The Future of School Choice in Tennessee Part 2

By Tommy Schultz
What would the economics of Opportunity Scholarships look like in the state of Tennessee?
One thing is for sure: the rhetoric from school reform opponents completely contradicts the data. Studies show that Opportunity Scholarships, like those offered with the Tennessee Choice and Opportunity Scholarship Act before the Tennessee Legislature, present an economically viable way for a state to make immediate changes to some of the worst performing school districts.
As previously discussed, the scholarships would provide an initial 5,000 low-income families the ability to send their child to a private school of their choice. The scholarships would also only affect the five counties in the state that have consistently had “failing” schools.
There is the capacity to offer scholarships and find seats in private school classrooms in Tennessee, but let’s look at the economic feasibility of such an endeavor.
Nearly one year ago, The Beacon Center of Tennessee released an in depth study to measure the fiscal effects and other impacts of opportunity scholarships on Tennessee.
The study was able to demonstrate clearly that “Rather than reducing funding for students who need it most, a proposal like Gov. Haslam’s would not only benefit those students who receive a voucher, but also those who remain in the public schools by increasing per-pupil funding.”
The study pulled the statewide median tuition for private schools, and looked at the numbers county by county as well. Here are the statewide calculations:

Private elementary school: $5,240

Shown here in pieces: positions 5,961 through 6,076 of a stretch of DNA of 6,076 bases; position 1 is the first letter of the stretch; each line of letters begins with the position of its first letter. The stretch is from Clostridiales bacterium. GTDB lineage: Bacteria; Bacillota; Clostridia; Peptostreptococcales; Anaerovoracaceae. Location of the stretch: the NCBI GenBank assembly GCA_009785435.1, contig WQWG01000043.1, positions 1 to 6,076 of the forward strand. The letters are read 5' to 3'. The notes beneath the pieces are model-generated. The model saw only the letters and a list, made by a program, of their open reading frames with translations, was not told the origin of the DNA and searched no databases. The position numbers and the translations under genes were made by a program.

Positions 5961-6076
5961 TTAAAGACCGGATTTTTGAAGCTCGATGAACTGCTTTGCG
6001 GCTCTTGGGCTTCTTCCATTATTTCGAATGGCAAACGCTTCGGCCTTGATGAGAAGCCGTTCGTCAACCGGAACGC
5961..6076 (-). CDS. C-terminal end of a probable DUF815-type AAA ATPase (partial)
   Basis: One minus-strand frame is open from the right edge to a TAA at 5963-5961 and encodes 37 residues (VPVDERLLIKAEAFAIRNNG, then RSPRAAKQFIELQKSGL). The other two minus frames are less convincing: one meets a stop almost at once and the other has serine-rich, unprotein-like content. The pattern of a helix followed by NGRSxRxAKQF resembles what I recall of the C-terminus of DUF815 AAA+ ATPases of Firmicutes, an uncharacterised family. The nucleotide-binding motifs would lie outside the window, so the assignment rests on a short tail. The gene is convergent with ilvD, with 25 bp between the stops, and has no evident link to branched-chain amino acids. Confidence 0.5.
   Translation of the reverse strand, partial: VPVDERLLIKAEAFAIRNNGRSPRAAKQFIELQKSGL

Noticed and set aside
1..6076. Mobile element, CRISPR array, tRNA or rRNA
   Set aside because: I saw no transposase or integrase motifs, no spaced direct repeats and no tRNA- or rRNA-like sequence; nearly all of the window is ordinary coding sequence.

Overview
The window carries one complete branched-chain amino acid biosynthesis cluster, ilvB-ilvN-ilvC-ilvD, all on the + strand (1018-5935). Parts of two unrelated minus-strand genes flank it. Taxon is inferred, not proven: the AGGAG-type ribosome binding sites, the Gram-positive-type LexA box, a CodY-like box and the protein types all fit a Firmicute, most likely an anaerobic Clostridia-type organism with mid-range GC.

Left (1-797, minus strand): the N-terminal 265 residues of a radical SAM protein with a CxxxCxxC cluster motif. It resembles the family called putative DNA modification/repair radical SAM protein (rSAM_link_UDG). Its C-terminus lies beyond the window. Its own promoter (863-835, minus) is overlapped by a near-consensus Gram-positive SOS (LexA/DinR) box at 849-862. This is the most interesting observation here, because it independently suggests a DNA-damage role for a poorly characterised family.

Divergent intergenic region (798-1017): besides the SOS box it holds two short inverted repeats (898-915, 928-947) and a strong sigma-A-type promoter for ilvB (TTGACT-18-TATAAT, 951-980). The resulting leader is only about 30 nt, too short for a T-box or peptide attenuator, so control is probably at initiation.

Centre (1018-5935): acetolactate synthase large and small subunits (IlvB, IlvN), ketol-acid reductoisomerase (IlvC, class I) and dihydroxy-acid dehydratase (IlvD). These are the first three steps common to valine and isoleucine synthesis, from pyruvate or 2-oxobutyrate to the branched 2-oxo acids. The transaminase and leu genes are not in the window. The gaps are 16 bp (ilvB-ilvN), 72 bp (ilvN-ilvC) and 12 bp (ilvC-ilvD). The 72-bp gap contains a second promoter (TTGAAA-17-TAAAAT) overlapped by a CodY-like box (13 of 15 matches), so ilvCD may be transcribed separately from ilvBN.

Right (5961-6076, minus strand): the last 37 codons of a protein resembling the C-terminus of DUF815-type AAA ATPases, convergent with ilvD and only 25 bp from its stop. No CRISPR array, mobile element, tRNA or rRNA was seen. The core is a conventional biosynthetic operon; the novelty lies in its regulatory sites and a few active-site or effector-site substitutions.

Private middle school: $5,450

Private high school: $6,275

The average opportunity scholarship would be easily able to pay for the median tuition at these private schools, while also leaving remaining dollars into the public school systems—even though the public school systems do not have to educate the child anymore.
In Shelby County and Metro Nashville, two of the systems with dozens of schools in the bottom 5% of performing schools, the study showed that
“Despite being limited to only 5,000 scholarships statewide in the first year, Memphis-Shelby County and Metro Nashville can already expect to save more than $2 million each if all available scholarships are utilized. That savings would only increase as more students are allowed to participate in the program.”
$2 million in savings for those schools is quite an impact! More importantly, the data also completely falsifies the statements made by the teachers’ unions and public school administrators that assert there will be a financial loss.
This important study from The Beacon Center comes on top of six other studies from around the country that were reviewed by the Friedman Foundation which assert, “All six find that school choice saves money for taxpayers. No empirical study has found a negative fiscal impact.”
The scholarships proposed by the Tennessee Legislature with the Tennessee Choice and Opportunity Scholarship Act are clearly a win-win for the public schools and parents who want more control over their child’s education. It is no wonder that the bill passed the Senate this year on an overwhelming and bipartisan vote of 23-9, and received 35 co-sponsors in the House, which is more than one-third of the Representatives.

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